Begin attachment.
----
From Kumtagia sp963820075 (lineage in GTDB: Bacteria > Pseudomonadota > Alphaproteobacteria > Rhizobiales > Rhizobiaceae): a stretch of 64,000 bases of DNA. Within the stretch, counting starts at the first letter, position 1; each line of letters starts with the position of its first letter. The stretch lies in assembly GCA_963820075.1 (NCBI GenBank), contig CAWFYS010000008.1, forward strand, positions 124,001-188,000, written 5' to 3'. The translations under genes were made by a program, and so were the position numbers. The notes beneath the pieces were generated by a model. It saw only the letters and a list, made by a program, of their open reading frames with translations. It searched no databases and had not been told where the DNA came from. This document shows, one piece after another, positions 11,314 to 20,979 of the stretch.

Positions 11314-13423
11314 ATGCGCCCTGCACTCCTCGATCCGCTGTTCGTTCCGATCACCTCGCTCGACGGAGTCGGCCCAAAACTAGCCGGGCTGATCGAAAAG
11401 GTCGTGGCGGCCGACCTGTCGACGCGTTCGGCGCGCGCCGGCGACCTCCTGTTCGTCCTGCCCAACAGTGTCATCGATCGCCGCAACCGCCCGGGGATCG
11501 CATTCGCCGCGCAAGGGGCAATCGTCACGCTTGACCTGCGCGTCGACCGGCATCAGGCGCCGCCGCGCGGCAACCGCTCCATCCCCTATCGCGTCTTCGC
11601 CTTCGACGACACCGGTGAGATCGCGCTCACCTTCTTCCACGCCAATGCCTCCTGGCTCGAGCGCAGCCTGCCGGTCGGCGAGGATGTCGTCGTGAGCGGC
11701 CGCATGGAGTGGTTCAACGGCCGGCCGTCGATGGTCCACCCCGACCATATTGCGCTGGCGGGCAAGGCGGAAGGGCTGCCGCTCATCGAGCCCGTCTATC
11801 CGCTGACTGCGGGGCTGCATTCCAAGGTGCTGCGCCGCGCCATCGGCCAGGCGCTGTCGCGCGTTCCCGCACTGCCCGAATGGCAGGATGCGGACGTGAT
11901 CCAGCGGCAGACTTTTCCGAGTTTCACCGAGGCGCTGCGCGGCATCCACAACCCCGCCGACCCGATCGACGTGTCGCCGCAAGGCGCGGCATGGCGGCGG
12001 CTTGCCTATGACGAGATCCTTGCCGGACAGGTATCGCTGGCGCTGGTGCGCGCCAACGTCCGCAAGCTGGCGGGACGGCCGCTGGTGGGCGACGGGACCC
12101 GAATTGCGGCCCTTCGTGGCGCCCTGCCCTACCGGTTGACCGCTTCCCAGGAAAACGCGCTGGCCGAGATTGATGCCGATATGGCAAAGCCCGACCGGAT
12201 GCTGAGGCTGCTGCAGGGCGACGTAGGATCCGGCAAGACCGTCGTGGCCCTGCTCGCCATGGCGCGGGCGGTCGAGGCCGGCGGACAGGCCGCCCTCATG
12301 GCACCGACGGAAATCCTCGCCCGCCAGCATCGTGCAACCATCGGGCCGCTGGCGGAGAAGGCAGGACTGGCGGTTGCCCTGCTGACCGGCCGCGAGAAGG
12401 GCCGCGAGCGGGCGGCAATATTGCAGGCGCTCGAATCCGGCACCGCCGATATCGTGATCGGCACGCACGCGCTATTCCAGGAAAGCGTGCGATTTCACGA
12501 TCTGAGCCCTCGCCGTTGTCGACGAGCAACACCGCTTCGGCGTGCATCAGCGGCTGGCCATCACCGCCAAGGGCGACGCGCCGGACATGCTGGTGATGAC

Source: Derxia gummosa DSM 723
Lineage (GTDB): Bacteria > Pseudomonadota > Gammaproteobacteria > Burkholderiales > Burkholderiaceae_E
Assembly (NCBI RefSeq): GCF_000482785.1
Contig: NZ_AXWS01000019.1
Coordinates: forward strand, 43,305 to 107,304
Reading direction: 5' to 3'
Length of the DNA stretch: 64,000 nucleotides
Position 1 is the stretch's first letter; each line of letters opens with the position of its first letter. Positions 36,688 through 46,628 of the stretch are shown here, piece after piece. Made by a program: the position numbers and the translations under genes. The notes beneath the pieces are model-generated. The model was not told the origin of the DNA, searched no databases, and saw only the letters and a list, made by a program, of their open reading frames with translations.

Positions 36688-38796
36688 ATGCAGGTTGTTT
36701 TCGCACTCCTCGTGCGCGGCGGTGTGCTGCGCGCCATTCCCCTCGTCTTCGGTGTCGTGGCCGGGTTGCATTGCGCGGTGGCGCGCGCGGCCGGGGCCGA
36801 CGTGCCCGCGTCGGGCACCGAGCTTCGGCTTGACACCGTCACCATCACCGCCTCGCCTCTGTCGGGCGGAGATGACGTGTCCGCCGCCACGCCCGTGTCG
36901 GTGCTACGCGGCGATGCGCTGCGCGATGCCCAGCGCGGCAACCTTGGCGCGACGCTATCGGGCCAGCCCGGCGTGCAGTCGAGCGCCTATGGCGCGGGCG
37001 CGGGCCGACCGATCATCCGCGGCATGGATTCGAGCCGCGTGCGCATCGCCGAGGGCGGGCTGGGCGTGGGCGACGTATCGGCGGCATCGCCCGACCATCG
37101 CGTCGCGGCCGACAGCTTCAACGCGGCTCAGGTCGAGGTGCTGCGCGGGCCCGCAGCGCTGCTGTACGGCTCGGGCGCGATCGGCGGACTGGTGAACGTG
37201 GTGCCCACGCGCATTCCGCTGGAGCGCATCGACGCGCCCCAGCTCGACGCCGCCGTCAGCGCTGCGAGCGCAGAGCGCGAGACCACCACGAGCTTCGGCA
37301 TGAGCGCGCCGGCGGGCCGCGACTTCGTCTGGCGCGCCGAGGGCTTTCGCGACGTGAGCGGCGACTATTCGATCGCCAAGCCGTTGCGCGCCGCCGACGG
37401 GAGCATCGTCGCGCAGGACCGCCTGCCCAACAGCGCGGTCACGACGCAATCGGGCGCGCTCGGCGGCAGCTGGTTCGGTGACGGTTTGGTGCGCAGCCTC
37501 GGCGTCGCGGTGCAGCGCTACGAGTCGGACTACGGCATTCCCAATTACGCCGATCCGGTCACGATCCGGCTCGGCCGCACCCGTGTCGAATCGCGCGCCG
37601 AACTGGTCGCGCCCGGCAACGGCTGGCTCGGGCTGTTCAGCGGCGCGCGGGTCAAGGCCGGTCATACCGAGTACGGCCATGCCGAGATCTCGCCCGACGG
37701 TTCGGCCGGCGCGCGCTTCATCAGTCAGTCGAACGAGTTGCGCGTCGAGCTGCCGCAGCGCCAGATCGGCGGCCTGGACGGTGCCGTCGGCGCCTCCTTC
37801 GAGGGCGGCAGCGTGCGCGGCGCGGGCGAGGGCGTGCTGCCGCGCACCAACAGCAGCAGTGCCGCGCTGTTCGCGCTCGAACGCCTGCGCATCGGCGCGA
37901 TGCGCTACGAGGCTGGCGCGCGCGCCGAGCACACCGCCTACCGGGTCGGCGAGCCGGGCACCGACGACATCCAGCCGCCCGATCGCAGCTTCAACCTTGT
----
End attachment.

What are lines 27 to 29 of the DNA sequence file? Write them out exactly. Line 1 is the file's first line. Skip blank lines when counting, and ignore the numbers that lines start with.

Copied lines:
36801 CGTGCCCGCGTCGGGCACCGAGCTTCGGCTTGACACCGTCACCATCACCGCCTCGCCTCTGTCGGGCGGAGATGACGTGTCCGCCGCCACGCCCGTGTCG
36901 GTGCTACGCGGCGATGCGCTGCGCGATGCCCAGCGCGGCAACCTTGGCGCGACGCTATCGGGCCAGCCCGGCGTGCAGTCGAGCGCCTATGGCGCGGGCG
37001 CGGGCCGACCGATCATCCGCGGCATGGATTCGAGCCGCGTGCGCATCGCCGAGGGCGGGCTGGGCGTGGGCGACGTATCGGCGGCATCGCCCGACCATCG